Modern Horizons 3 Set Review - Colorless Eldrazi

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Somehow, the Eldrazi Returned

Welcome back to the EDHREC and Commanders Herald review of Modern Horizons 3! As I’m sure you’ve seen by now, Modern Horizons 3 is no ordinary set. It’s filled to the brim with powerful cards, iconic planeswalkers and most importantly everyone’s favorite beasts from the blind eternities... The Eldrazi! 

I’m Joshua (Also known as Princeofbieltan on the internet) and I am a self-confessed Eldrazi enjoyer. I’ve been studying these cosmic calamities since I attended my first-ever standard FNM during the set: Battle for Zendikar. The set pitched the allies of Zendikar against the monstrous Eldrazi as they sought to desecrate reality itself. These cosmic horrors have always had my heart. Now Wizards of the Coast has decided to bring us some new Eldrazi for the first time in years and I can’t wait to show you which of these cards you want to jam in your decks, or spend a removal spell on!

Now, before I kick off this review if you haven’t checked out our other articles in this series, be sure to navigate through the links at the top of this article and read up on them. There are a ton of powerful cards coming your way so it’s important to stay one step ahead of your opponents. With that out of the way, let's begin with the mythics.


Emrakul, the World Anew

Emrakul is the only Eldrazi Titan that has one of its previous iterations banned in Commander! Will this new rendition of Emrakul also get the ban hammer? Emrakul, the World Anew is a third attempt at everyone’s favorite flying eldritch being. Coming in at 12 mana value, this version of Emrakul is actually the cheapest printing so far, with Emrakul, the Promised End costing 13 mana and Emrakul, the Aeons Torn at a whopping 15 mana value!

First, a note on keeping this Eldrazi Titan safe. Seeing as this new Emrakul is a little cheaper, what differences can we expect here. Well, Emrakul usually comes with some method of built in protection. Previously, the Promised End had protection from Instants whereas this new Emrakul has protection from all spells and permanents during the turn they were cast. This means that Emrakul is going to be a hard creature to deal with outside of board wipes and edict effects.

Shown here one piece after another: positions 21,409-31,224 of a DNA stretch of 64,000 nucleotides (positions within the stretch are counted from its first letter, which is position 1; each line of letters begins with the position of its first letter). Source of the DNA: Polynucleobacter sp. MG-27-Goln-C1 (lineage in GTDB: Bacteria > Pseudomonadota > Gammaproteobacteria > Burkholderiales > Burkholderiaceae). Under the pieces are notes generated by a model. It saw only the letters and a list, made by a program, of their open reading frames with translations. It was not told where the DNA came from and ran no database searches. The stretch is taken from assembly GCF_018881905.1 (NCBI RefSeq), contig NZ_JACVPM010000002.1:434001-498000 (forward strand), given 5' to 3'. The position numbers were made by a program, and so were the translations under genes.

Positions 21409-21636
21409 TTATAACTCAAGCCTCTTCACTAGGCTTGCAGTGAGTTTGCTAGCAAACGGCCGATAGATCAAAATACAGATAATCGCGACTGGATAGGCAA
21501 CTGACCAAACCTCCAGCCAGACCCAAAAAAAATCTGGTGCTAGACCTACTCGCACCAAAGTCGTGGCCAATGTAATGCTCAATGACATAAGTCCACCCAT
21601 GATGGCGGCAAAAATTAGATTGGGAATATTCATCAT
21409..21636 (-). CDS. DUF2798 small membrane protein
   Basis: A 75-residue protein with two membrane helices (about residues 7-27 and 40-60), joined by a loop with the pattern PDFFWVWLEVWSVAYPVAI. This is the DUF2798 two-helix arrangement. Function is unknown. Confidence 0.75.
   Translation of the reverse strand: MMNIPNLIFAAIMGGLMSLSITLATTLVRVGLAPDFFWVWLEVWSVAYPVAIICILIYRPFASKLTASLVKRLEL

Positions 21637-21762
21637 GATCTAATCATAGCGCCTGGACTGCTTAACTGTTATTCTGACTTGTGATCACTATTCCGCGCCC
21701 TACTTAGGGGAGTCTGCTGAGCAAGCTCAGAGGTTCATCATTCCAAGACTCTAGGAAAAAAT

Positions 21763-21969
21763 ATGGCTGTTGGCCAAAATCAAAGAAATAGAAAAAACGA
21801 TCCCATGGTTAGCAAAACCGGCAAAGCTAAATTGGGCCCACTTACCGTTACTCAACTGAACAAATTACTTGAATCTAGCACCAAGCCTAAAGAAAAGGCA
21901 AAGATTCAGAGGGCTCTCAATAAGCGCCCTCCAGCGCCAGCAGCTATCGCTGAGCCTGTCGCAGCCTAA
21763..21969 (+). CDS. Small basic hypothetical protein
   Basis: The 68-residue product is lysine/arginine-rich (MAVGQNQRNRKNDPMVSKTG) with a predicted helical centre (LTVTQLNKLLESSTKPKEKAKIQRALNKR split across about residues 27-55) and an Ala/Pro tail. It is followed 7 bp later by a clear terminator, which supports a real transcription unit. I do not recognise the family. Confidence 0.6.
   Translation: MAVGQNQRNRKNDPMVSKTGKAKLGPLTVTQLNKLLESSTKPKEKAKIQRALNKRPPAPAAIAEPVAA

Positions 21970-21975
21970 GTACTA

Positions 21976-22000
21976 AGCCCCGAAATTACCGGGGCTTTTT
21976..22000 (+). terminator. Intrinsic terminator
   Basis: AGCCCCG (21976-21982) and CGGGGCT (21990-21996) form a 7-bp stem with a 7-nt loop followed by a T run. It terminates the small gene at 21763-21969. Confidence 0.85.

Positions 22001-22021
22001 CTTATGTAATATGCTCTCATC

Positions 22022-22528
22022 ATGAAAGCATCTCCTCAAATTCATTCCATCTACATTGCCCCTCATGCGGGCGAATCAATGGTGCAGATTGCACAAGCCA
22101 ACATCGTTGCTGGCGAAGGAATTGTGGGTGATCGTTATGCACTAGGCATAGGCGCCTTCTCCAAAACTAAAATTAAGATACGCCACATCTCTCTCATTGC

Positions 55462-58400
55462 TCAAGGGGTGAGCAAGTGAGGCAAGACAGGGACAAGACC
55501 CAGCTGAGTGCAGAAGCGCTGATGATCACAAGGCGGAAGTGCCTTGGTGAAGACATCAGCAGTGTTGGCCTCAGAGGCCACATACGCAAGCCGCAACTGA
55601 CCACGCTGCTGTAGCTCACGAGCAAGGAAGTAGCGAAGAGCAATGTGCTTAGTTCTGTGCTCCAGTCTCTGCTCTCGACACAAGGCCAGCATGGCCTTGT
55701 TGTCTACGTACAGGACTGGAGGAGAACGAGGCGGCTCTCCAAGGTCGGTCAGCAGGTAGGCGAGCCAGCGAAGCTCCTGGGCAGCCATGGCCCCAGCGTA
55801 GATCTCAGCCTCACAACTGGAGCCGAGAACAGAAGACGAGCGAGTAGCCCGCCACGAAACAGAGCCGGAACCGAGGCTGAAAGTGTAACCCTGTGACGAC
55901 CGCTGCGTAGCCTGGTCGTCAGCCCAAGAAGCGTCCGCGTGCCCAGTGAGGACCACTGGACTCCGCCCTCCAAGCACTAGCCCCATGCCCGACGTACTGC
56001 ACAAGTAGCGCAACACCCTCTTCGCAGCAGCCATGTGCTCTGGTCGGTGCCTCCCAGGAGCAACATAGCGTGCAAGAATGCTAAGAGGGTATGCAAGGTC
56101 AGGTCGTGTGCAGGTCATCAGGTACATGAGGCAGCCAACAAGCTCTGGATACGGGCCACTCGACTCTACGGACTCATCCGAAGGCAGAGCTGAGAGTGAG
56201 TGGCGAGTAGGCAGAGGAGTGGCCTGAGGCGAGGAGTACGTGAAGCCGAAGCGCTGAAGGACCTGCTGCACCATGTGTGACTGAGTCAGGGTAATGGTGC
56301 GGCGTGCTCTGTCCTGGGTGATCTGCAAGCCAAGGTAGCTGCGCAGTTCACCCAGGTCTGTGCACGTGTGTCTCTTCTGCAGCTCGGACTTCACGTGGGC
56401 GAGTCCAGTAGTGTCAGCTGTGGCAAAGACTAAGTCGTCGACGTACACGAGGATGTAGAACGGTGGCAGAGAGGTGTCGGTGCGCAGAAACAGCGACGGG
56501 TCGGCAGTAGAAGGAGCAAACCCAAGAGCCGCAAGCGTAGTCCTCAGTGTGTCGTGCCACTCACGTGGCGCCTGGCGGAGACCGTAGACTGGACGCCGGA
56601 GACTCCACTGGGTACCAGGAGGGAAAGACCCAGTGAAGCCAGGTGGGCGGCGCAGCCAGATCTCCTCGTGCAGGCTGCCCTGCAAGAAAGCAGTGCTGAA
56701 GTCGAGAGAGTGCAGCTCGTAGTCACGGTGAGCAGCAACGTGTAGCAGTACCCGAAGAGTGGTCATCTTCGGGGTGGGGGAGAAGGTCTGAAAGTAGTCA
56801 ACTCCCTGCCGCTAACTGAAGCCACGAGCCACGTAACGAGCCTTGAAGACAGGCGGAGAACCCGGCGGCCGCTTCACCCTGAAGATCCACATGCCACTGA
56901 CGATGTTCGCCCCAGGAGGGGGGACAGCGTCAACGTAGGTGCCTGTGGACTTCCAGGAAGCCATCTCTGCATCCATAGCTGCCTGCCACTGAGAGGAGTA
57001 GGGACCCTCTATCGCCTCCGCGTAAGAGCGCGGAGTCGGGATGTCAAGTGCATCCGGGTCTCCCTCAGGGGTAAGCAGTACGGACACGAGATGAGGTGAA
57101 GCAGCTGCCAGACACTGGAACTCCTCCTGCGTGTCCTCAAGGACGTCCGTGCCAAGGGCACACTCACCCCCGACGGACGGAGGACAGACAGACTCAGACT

It looks like there's a reason for the resilience, so let’s see what this card brings to the table. When you cast this spell, gain control of all creatures target player controls. This is going to leave someone's shields totally down and ready to feel the wrath of the Eldrazi.

The downside here with this version of Emrakul is that should Emrakul leave the battlefield, you sacrifice all creatures you control. Now sure, some of these are going to belong to your opponent but a lot of them are also going to belong to you. It’s going to be a game of timing, playing this card to make sure you don’t get blown out.

What I really like about this card though, is that there’s no caveat along with the gain control of all creatures target player controls. You’re not required to give these creatures back, ever. So it’s likely they’ll go down with Emrakul herself. What I really REALLY like about this card though, is that this is a cast trigger, and even if Emrakul gets countered then you still get someone’s creatures! If that wasn’t enough, there’s now no clause of Emrakul leaving the battlefield so you’ll never be forced to sacrifice your new army. What a mad card. I love it and this is surely going to create some moments to remember. By the way, it has madness too!


Kozilek, the Broken Reality

The second of our mythic rares is Kozilek, the Broken Reality. Kozilek is a titan known for the distortion of reality itself. Kozilek has two existing iterations, one of which is one of the most popular colorless commanders of all time! (Kozilek, the Great Distortion)

How does the newest rendition of Kozilek compare then? Kozilek, Butcher of Truth came with card draw and annihilator, embodying raw power and resources. Kozilek, the Great Distortion kept the card draw but dropped annihilator in favor of the ability to counter our opponents' spells. Kozilek, the Broken Reality brings card draw once more, though in a unique way.

Much like the Butcher of Truth, we’re going to end up drawing a maximum of four cards, a lovely flavor nod. Instead of annihilator or the ability to counter spells this time we’re provided with a way to enhance our board presence. We can manifest cards from our own hand or an opponent’s hand, or two opponents if need be. Should we choose our own hand we’ll be rewarded with two creatures with ten total power and eight total toughness, and that’s alongside the very respectable nine power and nine toughness from Kozilek itself.

This is a creative way of drawing cards, while staying true to the previous card designs. Kozilek, like many Eldrazi titans, triggers on cast so even if you get hit with a counterspell you’re still at least going to get some value out of him. Kozilek’s ability is modular, you can take cards out of your opponent’s hands and even if they get to sneak some creatures into play it’s worth remembering that you’ve got the card advantage and due to the Kozilek’s anthem ability it’s very likely you’ll have the bigger board presence too.